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Wednesday, April 16, 2014

The Abandoned Myrtle Avenue Station



This photo was taken off the web.  This station, at Myrtle Avenue and Flatbush Avenues in Brooklyn is not in service.  Originally two local platforms, only the northbound half is partially intact and Manhattan Bridge trains pass it every day.

More to follow this in the future.  Behind the wall are two "express tracks".  I believe the station was abandoned in 1956 due to the total reconstruction of the area to increase through service .  The southbound platform does not exist today and was ripped up to make room for a fifth track in the area.  This was to increase service through the DeKalb Avenue Station once the Christie Street Loop line opened in 1967.  Upstairs, the Myrtle Avenue El was still existing until that time.  Myrtle Avenue in Brooklyn was associated with the three forms of electric transit, namely  els, streetcars and serveral underground stations along the way.  In recent years, there has been much residential building in the area and I wonder if opening of the northbound platform to passengers would be helpful.  I believe that the length of the station has not been expanded and that the area of the platform has been taken over by store rooms.  The station, if opened, would require a major investment  of money.  I have no statistics to show if an reopened station would be helpful or how far the station is away from DeKalb Avenue, the station to it's south.

Possibly more to follow.

Here is a 1951 aerial view of the Myrtle Avenue - Flatbush Avenue Ext. Intersection.  I remember, as a child, seeing a green arch near the Myrtle Avenue El at this area ( above the station).  You can make out the arch from the aerial shot below.  Surprisingly, a 1920's aerial does not show the arch.  Perhaps the arch came after Flatbush Avenue was extended for the Manhattan Bridge.

                                                          Flatbush Ave Ext.

Myrtle Avenue is at the center gong from left to right.  You can make out the arch at the Flatbush Avenue - Myrtle Avenue intersection.  The station is underneath with tracks leading to the Manhattan Bridge.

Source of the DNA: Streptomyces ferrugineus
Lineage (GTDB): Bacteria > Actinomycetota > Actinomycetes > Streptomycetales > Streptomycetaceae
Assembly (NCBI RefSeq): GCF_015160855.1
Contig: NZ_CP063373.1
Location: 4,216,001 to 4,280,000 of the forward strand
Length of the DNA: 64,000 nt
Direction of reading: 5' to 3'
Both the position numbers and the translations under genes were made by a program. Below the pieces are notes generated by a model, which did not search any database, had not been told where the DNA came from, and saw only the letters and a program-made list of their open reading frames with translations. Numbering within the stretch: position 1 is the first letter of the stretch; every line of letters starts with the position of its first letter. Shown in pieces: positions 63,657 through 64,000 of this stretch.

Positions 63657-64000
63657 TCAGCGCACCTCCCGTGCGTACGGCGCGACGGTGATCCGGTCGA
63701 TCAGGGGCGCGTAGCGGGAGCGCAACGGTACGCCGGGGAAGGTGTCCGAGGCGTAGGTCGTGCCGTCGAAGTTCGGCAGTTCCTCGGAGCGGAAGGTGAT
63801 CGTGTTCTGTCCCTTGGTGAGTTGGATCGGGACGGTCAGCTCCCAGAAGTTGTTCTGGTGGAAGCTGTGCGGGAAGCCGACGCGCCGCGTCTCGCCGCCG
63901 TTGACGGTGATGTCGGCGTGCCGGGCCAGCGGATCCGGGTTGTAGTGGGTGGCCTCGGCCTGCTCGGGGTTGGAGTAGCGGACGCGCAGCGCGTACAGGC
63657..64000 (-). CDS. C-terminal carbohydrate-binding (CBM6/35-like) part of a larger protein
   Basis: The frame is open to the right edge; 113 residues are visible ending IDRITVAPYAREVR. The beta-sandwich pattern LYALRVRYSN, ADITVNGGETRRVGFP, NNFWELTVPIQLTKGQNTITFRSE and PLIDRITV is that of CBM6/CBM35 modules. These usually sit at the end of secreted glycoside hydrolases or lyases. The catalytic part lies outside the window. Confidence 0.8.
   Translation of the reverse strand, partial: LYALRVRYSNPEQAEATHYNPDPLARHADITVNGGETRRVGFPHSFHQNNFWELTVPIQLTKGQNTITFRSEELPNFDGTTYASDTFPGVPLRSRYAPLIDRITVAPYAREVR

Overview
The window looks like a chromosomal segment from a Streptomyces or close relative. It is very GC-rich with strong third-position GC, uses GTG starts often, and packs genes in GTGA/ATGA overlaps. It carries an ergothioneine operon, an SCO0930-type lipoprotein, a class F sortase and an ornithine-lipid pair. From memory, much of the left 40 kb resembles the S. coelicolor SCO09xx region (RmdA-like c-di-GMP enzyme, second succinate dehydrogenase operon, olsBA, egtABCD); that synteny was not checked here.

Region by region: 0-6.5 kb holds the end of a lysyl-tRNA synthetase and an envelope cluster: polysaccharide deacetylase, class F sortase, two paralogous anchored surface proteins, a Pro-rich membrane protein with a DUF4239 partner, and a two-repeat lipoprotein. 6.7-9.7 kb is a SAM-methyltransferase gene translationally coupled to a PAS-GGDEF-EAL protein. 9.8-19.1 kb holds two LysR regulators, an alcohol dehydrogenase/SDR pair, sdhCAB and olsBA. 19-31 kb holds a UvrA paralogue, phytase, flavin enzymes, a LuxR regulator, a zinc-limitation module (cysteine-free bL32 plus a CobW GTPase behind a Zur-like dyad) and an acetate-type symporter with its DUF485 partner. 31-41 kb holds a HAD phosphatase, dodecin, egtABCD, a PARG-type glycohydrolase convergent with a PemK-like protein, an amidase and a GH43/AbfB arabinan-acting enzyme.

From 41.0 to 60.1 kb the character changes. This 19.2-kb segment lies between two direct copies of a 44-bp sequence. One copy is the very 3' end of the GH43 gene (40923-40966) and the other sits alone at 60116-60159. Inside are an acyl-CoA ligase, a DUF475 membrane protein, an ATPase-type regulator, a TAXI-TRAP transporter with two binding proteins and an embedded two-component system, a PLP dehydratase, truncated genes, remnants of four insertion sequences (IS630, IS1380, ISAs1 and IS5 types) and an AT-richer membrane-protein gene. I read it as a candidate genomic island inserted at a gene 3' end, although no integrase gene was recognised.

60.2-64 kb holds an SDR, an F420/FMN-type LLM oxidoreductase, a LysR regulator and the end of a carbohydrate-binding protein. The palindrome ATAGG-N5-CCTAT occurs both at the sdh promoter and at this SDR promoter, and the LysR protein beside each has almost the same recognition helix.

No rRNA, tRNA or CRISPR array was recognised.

2 comments:

  1. Problem with the Myrtle station is, the platform is only long enough for eight 60-foot cars. You can't expand it northward because of the switch right after the station, and while you COULD expand it southward, it probably wouldn't be such a good idea because once they lengthened DeKalb to the north, the two platforms would be way too close together. (Similar situation to the IRT 18th St station.)

    I suppose you could maybe platform half the train, like at the South Ferry outer loop, or even modify the cars to not open the first few doors in the first and last cars like they did on PATH when they needed to run longer trains, but it seems more trouble than it's worth for the gain of half a station.

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    Replies
    1. Dear Shalom:

      Thanks for your response. I do not know if it was you, but someone responded to a similar question along your reasoning at "subchat". I guess if development continues in the area and crowding conditions get worse, it may be option for selling real estate in the area, that is, having a subway station very close to your residence. I agree with you that it is not likely in our lifetime. By the way, and I am not sure about this, but I remember as a child, I believe at that location, the Myrtle Avenue El had an unusual configuration at that intersection; namely a large arch.

      Thanks,

      Tramway Null(0)

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